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Carbon nanotubes capture greenhouse gases, desalinate water

Lawrence Livermore National Laboratory licenses carbon nanotube technology to spinoff company for commercialization.

Lawrence Livermore National Laboratory

Carbon nanotech has been applied to everything from boat construction to windshields and now, with a licensing agreement from Livermore Lab, a Hayward, Calif., company will apply it to water desalination and removing carbon dioxide from the atmosphere.

The National Nuclear Security Administration's Lawrence Livermore National Laboratory has licensed a new carbon nanotube technology to its spinoff company Porifera. The company will develop permeable membranes for CO2 sequestration, water desalination, and other liquid-based separations based on discoveries made at Livermore.

The technology integrates carbon nanotubes into polymer membranes, increasing the flux of carbon dioxide capture by two orders of magnitude thanks to the material's unique "nanofluidic" properties. This technique could enable a less expensive method of capturing carbon from coal plants, according to the Livermore. Sequestering CO2, a greenhouse gas emission, is one strategy for curbing global warming, although this particular process has yet to prove out on a industrial scale.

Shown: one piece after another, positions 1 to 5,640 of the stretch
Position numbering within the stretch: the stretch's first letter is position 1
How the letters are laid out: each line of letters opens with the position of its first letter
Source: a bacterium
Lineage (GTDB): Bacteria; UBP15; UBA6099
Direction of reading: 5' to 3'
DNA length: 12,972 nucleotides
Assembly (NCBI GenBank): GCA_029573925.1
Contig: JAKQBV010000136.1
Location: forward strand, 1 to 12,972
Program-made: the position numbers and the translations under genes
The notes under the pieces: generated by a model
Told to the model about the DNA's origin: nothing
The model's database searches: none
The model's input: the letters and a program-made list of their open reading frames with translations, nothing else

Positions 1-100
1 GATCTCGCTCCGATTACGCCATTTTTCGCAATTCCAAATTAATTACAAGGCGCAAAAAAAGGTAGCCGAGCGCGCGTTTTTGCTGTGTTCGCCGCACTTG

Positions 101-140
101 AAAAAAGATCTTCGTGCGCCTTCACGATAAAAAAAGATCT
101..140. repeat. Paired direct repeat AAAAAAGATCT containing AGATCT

"The technology is very exciting," said Olgica Bakajin, former Livermore scientist and now chief technology officer at Porifera. "The reason it makes sense to do it is because of the unique nanofluidic properties of carbon nanotube pores. It's at the right place to take it to the marketplace."

Nanotubes are graphitic layers wrapped into cylinders a few nanometers in diameter, (approximately 1/50,000th the width of a human hair) and up to several millimeters long. Their extraordinary strength and unique electrical and thermal conductive properties make them attractive for many applications.

Porifera is funding the carbon capture project with a $1 million-plus grant from the U.S. Department of Energy's Advanced Research Projects Agency. It's pursuing the water purification angle with a $3.3 million DARPA grant to develop small, portable self-cleaning desalination systems.